"I just felt like last Sunday at Martinsville I knew where John (Andretti) was, and he was in the same place I was. We were just working hard to make something out of a long day at Martinsville. After looking at the replay, it certainly didn't look weird. We just went down in there, and (Bill) Elliott was all up in the back of me, and I was all up in the back of John. Elliott had cut down to get underneath me, and I cut down to protect that position and wasn't thinking about passing John or running into John. I was just simply thinking about keeping Bill behind me, and they all checked up a little more than I anticipated. John wasn't even in my mind when I moved over. I was just trying to save a spot from Bill getting it, and John saw me reacting to Bill and dove over to keep me from getting inside of him. It was just unfortunate that all happened. I wanted to be happy about where I finished and the job my crew did. That was a smart crew chief that got that finish, not anything the driver did. I wanted to be happy about that. I knew I'd unfairly out of the same feeling. He was going to be just as excited as I was. I've had that taken away from me before in situations like that. It's a bad feeling, so I was real sorry that it happened. On the other hand, there were 17 cautions during the course of the day. When you put that many cars on a little track and ask them to run that close together... After watching the race, there were plenty of accidents and a lot of on purposes. I guess that's just a day at Martinsville.
"I had been in Mexico the past three days for one on my sponsors and traveled all day and half the night Thursday and got in here on a rainy Friday morning, and a rainy morning in a motor home is a pretty good deal after a situation like that. I slept in a little bit, and then I went to look at the car, and there wasn't a single sign of bondo on it where they'd added any or taken the paint off to fix it. I felt like when we started practice we were going to be pretty good. We were 13th fastest in practice qualified 11th. That's not as fast as we tested, and we're pretty concerned about that. This is our Daytona car we wrecked late in the 500. We fixed it back a little different and we think a whole lot better than it was at Daytona. We were real competitive down there, so we should be able to lead this race and be a factor on Sunday. We ran a 51.10 in the test and that would have been the pole. We just didn't do it again, and we don't know why. We got through the inspection room well. The car is just like it was and won't go that fast now.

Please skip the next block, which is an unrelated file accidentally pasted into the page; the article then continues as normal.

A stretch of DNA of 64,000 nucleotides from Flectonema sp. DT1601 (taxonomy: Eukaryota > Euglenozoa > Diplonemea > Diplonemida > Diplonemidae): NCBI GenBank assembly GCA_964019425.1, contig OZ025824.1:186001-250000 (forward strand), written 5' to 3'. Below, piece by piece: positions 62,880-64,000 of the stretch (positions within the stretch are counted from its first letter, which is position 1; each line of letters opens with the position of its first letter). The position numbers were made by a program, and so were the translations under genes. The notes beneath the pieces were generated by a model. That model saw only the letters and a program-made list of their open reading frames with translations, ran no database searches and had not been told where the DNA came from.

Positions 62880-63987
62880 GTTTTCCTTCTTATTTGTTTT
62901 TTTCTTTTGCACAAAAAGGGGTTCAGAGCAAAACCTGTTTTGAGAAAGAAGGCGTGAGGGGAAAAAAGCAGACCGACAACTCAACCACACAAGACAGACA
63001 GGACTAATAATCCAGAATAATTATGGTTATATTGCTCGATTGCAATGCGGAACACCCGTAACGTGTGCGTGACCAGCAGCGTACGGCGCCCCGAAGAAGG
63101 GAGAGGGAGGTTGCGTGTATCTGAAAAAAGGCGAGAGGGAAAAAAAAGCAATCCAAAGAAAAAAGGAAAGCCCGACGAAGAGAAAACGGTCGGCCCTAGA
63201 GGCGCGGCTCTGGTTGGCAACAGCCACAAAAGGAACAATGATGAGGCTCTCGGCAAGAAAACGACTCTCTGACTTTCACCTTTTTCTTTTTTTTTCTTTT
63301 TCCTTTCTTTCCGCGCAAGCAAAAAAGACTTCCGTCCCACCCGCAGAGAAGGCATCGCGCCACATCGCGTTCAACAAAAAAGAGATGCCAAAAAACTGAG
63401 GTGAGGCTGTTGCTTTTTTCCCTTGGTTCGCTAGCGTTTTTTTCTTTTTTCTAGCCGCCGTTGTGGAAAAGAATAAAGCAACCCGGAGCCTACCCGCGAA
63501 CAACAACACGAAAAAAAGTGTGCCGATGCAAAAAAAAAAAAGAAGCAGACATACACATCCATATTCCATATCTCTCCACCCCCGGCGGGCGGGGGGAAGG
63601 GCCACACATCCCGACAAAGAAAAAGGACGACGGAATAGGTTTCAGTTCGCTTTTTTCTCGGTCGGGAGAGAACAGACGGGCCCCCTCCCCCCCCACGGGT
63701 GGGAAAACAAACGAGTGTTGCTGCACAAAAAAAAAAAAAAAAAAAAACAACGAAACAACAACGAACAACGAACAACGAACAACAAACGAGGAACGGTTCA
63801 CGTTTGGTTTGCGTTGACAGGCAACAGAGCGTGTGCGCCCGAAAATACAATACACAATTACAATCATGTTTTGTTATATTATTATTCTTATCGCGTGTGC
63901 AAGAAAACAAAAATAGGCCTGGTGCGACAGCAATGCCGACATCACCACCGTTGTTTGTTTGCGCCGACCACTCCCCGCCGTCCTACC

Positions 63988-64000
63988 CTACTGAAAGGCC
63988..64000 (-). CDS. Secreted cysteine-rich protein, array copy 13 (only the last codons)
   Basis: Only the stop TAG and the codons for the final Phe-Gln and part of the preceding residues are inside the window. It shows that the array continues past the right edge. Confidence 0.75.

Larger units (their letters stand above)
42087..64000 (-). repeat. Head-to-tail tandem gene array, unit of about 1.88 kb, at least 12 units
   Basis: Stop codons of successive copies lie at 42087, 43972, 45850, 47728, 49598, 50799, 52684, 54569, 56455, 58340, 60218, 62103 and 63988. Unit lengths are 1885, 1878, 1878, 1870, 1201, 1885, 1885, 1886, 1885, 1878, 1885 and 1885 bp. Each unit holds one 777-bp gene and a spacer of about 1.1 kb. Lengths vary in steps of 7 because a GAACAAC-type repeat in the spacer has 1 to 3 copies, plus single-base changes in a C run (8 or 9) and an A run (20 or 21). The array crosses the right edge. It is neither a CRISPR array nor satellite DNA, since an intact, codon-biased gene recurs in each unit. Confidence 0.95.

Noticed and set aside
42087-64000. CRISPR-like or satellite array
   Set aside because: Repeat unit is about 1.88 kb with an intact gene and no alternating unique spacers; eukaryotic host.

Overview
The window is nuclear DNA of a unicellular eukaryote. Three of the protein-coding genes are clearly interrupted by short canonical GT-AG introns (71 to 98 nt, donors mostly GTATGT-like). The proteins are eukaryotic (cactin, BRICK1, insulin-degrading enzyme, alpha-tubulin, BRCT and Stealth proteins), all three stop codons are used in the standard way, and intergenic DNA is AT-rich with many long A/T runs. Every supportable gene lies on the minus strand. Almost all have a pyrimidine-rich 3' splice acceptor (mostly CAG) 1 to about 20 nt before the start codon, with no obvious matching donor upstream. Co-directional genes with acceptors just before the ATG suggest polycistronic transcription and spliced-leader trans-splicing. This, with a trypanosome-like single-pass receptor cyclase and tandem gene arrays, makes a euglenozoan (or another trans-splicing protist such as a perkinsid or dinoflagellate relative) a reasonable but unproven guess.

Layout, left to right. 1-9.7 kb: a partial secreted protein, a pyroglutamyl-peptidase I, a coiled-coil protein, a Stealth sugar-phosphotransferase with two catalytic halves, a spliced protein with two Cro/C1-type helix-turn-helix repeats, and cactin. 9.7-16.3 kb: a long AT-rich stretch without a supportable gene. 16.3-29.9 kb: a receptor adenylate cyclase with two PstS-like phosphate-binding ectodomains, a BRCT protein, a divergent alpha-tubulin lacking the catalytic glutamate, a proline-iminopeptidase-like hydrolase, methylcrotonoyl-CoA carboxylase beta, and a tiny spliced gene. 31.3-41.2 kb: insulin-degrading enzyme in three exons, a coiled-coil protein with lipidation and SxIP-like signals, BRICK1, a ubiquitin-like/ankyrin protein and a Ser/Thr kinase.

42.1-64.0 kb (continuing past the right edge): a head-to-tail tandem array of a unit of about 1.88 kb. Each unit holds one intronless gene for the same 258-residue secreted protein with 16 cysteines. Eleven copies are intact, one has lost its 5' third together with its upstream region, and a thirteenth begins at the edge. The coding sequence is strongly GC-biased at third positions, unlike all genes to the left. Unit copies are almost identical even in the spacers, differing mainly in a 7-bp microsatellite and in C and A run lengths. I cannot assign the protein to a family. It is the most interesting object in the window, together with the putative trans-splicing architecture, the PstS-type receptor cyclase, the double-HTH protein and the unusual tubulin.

"This isn't a tough track to come to after Martinsville. When we left Texas, we started thinking about Martinsville. We knew what we had to do to be successful when we got up there last Friday. When we left Martinsville last Sunday, we left that behind us and started concentrating on Talladega. When we were here in October, we were leading the race with 30 laps to go and our engine blew. When we left here last, we were doing everything we needed to be doing to win the race and just came up short. I'm excited about getting back and going to work again.